Marlborough and John Geza of Kwekwe respectively.
Ncube expressed excitement at the response the competition had generated.
"It is unfortunate that only four people could win. The response was
overwhelming. We are grateful to MultiChoice Zimbabwe for coming into the
partnership and we hope to do more together. We also wanted to share this
wonderful opportunity with our valued readers," he said.
The winners of the prizes are requested to contact Milton Matapure, The
Standard's sales and marketing manager to pick up their prizes.
Mutare residents want Mudehwe out
By Farai Mutsaka
MUTARE-Residents in the eastern border city of Mutare have called for the
resignation of their mayor, Alderman Lawrence Mudehwe, for refusing to adopt an
audit report that alleges massive corruption and mismanagement within the
Geoff White, the Mutare Residents and Ratepayers Association (MRRA)
chairman, said his association had asked Chombo to fire Mudehwe for alleged
mismanagement and corruption. The report, drawn by respected accountancy firm,
Kudenga and Company, unearthed serious corruption and mismanagement in Mudehwe's
The report also alleged irregularities in the way some senior council
officials had handled land transactions. The residents' association fears that
Mudehwe, who has allegedly refused to adopt the report, could be condoning such
White said the residents had resorted to a rates boycott and had also
sought legal advice to force council to adopt the report, which would force it
to act on corruption.
"Mudehwe is the chief executive officer in the council and if you look at
it, there is enough proof that he is incapable of running this city. We have
asked him to step down and we have also written to minister Chombo to take
He is lying that his council is doing something about the report. The truth
is the whole report has been thrown into the dustbin. There is clear evidence of
corruption, but Mudehwe has done nothing about it because he seems to be part of
the corruption web. He has to go," said White.
Mudehwe, however, dismissed calls for his resignation and instead accused
White of fighting personal wars using the residents' association.
"White is influencing residents not to pay rates yet they want services. We
urge residents to ignore these calls and cooperate with council for services to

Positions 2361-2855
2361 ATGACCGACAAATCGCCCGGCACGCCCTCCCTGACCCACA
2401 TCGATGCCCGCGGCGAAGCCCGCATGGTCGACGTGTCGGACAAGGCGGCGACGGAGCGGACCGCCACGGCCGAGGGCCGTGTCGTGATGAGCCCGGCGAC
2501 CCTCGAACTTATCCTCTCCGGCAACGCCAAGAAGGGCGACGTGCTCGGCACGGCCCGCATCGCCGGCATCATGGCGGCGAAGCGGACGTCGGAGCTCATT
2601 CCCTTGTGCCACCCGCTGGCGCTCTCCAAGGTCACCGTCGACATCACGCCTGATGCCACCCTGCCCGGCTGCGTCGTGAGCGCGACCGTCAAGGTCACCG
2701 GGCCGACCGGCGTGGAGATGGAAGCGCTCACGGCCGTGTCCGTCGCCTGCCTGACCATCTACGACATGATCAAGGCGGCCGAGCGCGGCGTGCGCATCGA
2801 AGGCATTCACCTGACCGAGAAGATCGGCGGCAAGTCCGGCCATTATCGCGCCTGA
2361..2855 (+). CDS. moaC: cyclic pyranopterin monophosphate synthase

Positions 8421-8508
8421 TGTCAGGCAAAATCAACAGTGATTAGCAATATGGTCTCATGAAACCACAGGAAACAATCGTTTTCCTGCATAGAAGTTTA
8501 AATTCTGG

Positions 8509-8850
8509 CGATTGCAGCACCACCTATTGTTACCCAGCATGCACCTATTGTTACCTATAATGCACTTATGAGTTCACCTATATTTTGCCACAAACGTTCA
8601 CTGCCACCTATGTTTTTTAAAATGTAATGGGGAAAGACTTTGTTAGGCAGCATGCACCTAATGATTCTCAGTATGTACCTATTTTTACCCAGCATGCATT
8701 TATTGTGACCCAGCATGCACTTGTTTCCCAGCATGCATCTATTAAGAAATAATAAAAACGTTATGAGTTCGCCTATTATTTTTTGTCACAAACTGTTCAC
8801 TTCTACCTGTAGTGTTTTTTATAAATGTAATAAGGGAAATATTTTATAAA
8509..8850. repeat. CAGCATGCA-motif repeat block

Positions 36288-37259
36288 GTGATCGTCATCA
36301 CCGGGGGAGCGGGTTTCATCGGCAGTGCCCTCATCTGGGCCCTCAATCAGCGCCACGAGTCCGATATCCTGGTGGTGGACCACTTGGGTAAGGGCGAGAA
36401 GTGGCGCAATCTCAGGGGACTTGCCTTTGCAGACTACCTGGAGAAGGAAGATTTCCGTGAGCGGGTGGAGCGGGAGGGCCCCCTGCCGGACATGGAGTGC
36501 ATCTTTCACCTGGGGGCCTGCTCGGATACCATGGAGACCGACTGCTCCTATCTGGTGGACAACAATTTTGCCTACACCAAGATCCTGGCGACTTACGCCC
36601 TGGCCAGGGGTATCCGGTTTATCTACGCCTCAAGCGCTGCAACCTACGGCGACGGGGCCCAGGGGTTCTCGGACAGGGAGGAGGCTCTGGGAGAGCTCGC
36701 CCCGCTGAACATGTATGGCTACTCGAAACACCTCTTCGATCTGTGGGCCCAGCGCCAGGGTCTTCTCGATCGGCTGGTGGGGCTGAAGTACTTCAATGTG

improve. The council did not refuse to adopt the report. In fact we have
implemented most of the things in the report. There are of course a few things
we have refused to implement and these include the privatisation of our health
facilities. Some of the things in the report are also outdated and have already
been dealt with. The people implicated were questioned and cleared by the
courts," said Mudehwe.
The council recently set up a committee to look into the report.
However, among members of the committee set by Mudehwe are councillors
Kenneth Saruchera and Virginia Pinto, who were in the executive committee when
the alleged corruption occurred.
Said White: "The committee set up comprises people who themselves should be
answerable. Councillors Saruchera and Pinto were in the executive committee when
the corruption was occurring so they might have direct involvement. You can't
have people who are the accused being the judges.
"Basically the whole purpose of the report was to turn around the fortunes
of the city so that service delivery can improve. So we have spoken to our
comrades in industry and the feeling is that the report should be adopted. We
are currently taking legal opinion to see if we can force council to adopt the
report and we are campaigning for a rates boycott. We are now trying to get more
people on the rates boycott so that it becomes more effective."
But Mudehwe exonerated the two councillors saying White's claims were
"About corruption, this has been their song for many years. We have
requested them to furnish us with details so that the people might be arrested;
they failed to give us those details but they are still singing the same song. I
have never heard a case of corruption involving those two councillors. White is
a loser who continues making unsubstantiated accusations," said Mudehwe.
Salt shortage shocks nation
By Kumbirai Mafunda
AFTER months of enduring long, winding queues for basic commodities such as
mealie meal and cooking oil, weary Zimbabweans went to the shops last week to